In the Obamacare decision, Chief Justice Roberts’ majority ruling held that there is no constitutional limitation on the power of Congress to tax and spend. This is the core problem. And, we must fix it. This means a return to the states of exclusive jurisdiction for several areas of government expenditure.

Not only has Congress invaded the province of the states with regard to domestic spending, it has increasingly taken charge of state governments by means of conditional federal grants. Congress coerces the states to do its bidding by taking money from taxpayers (current or future), and then offering federal funding for mandated programs.

This leaves the state legislatures in the structural position of being unable to achieve their central mission—representing the voters of their own states. Rather, state legislators are effectively required to do the will of Congress. This is a clear violation of the principles of a Republican form of government.

Regaining true federalism is not just a matter of insisting on adherence to the original meaning of the Constitution. If freedom is to survive, we must return to the structural designs of a robust federalism, with a truly limited federal government. Only the COS seeks to address this core issue.

3. There are other structural issues with the federal government that require immediate attention.

Article I, Section 1 of the Constitution commands that all federal laws must be made by Congress. But the Executive Branch, through both executive orders and bureaucratic regulations, makes an ever-escalating percentage of the federal laws that are crippling our economy. This problem is persistent regardless of which political party controls the White House.

The Supreme Court has, on approximately thirty occasions, acknowledged that the only limitation on its power is the Court’s own sense of self-restraint. We must apply appropriate checks and balances to the Supreme Court.

We see the State Department and many in the United States Senate increasingly enamored with the idea that international law should govern the domestic policy of the United States. Under the Supremacy Clause, all state laws and state constitutions must yield to any ratified international treaty. We need to limit the treaty power to the international sphere and not allow it to invade the domestic authority of the states.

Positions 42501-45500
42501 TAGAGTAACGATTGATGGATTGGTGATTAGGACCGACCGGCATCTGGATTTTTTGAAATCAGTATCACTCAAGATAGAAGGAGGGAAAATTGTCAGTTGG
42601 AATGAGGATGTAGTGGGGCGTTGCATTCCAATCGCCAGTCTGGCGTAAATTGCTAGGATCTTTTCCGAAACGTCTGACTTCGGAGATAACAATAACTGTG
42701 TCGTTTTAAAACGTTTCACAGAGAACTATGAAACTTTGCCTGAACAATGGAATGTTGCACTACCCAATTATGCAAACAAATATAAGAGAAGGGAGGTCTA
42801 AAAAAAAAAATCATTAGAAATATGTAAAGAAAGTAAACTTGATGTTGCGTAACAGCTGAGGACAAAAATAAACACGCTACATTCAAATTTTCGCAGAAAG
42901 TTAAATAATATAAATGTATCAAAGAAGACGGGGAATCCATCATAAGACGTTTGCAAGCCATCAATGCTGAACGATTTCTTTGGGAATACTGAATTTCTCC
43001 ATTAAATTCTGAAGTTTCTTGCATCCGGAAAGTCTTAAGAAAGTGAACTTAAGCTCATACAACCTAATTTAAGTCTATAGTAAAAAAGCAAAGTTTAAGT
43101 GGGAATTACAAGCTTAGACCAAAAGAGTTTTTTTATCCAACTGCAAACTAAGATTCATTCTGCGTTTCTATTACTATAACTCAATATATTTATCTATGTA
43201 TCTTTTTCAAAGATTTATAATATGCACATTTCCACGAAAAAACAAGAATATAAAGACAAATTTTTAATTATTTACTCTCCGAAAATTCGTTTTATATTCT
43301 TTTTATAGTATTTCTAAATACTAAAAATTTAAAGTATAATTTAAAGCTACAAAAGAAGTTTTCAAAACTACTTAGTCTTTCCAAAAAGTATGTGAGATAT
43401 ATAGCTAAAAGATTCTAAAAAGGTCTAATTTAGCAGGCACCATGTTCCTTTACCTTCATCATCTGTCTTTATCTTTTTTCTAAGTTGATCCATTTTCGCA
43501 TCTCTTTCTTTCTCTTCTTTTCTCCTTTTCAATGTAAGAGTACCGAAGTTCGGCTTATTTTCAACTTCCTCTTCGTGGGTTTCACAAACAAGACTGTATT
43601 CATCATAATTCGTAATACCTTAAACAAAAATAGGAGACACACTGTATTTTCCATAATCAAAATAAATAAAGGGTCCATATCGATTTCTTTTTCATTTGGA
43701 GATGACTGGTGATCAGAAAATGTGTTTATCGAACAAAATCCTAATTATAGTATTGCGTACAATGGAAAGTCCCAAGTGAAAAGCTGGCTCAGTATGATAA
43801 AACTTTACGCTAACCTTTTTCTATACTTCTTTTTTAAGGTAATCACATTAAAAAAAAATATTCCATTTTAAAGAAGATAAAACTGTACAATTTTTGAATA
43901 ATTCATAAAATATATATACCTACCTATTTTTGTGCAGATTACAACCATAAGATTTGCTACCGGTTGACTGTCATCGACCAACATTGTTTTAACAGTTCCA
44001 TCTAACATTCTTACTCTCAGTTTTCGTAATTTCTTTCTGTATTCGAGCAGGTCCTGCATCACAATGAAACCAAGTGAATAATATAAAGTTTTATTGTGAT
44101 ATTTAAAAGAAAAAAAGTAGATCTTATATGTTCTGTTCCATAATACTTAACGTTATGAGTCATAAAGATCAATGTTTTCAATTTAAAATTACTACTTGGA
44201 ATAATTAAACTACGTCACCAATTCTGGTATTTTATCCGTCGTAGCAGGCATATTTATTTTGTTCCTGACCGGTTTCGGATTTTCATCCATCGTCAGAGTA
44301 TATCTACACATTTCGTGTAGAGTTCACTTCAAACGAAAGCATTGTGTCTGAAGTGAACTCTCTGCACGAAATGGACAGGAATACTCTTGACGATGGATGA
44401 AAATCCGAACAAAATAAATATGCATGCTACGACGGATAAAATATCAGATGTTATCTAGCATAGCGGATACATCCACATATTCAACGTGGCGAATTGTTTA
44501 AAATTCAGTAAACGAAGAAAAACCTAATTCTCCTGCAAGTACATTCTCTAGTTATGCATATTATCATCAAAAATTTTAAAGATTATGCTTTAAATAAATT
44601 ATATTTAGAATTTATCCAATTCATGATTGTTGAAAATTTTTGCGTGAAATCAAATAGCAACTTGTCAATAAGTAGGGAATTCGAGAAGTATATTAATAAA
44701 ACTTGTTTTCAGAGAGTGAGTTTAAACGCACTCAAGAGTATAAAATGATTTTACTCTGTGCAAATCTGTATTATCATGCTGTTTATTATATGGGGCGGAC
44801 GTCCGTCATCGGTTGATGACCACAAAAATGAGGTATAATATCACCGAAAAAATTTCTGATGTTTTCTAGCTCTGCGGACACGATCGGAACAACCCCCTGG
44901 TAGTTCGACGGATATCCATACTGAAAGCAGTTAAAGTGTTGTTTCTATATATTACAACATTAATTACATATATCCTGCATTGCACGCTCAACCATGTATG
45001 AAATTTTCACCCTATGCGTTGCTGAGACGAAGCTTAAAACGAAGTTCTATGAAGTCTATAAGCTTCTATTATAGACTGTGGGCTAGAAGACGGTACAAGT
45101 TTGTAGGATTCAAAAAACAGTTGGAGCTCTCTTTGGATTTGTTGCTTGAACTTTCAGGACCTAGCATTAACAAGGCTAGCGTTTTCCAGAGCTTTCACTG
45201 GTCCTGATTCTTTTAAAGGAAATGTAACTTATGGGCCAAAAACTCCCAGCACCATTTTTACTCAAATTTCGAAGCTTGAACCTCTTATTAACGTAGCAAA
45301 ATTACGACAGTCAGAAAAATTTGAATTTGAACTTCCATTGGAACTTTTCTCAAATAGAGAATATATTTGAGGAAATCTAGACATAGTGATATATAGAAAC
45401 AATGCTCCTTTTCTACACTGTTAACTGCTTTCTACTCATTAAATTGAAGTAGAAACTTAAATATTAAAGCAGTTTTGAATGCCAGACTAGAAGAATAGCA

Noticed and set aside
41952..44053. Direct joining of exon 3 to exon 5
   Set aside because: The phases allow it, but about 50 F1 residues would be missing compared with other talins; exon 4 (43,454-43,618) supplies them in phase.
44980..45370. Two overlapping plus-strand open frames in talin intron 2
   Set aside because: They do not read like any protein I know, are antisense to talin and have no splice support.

The chief reasons for the growth of the federal government involve misuse of the General Welfare Clause and the Commerce Clause. Both of these need to be returned to their original meaning.

We need to have a serious discussion on the issue of term limits for members of Congress and the federal judiciary. (For example, federal judges could be limited to one eight-year term without reappointment. A single term would continue to guarantee judicial independence without creating a sense of permanent judicial supremacy.)

All of these issues can be effectively addressed under the language of the model COS application. None of these issues can be addressed under the BBA application.

4. The COS Project avoids legal issues presented by the BBA which will likely result in lengthy delays.

At one time or another, 34 state legislatures have applied for a BBA convention. However, 10 of these applications have since been rescinded. Moreover, there is considerable variation in the language of BBA applications. Consider some examples:

The 2014 application from Ohio calls for a convention limited to “proposing an amendment to the United States Constitution requiring that in the absence of a national emergency the total of all federal appropriations made by the Congress for any fiscal year may not exceed the total of all estimated federal revenues for that fiscal year, together with any related and appropriate fiscal restraints.”